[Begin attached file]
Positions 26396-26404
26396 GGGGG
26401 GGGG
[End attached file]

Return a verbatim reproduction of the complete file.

Positions 26396-26404
26396 GGGGG
26401 GGGG